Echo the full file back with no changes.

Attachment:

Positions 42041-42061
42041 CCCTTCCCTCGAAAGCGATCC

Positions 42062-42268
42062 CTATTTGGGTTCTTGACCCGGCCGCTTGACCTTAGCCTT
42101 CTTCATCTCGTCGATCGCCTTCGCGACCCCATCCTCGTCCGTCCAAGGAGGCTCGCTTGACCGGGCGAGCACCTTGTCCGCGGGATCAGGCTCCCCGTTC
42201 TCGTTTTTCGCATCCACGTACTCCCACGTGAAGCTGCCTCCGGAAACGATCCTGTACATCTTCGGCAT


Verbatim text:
Positions 42041-42061
42041 CCCTTCCCTCGAAAGCGATCC

Positions 42062-42268
42062 CTATTTGGGTTCTTGACCCGGCCGCTTGACCTTAGCCTT
42101 CTTCATCTCGTCGATCGCCTTCGCGACCCCATCCTCGTCCGTCCAAGGAGGCTCGCTTGACCGGGCGAGCACCTTGTCCGCGGGATCAGGCTCCCCGTTC
42201 TCGTTTTTCGCATCCACGTACTCCCACGTGAAGCTGCCTCCGGAAACGATCCTGTACATCTTCGGCAT